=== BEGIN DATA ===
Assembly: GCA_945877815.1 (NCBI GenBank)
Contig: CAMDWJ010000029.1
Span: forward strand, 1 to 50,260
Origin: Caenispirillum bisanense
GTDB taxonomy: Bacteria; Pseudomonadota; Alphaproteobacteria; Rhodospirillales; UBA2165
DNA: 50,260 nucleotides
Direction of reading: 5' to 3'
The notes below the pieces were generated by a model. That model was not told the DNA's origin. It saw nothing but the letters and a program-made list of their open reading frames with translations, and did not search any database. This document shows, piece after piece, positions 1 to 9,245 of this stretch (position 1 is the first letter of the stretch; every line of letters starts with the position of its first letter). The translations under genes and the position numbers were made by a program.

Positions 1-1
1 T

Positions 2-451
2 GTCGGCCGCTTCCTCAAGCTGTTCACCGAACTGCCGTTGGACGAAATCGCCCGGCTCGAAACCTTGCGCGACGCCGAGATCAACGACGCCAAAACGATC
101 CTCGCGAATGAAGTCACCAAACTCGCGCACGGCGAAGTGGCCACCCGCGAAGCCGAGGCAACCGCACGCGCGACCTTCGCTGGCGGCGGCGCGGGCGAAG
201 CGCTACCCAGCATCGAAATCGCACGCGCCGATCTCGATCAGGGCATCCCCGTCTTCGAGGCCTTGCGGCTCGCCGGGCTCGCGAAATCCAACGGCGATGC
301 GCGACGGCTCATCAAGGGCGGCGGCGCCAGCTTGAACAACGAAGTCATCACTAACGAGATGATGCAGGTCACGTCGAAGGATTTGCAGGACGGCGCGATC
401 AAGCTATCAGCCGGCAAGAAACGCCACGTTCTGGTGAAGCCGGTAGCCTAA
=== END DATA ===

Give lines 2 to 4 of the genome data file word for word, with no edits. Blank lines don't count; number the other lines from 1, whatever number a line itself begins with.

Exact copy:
Contig: CAMDWJ010000029.1
Span: forward strand, 1 to 50,260
Origin: Caenispirillum bisanense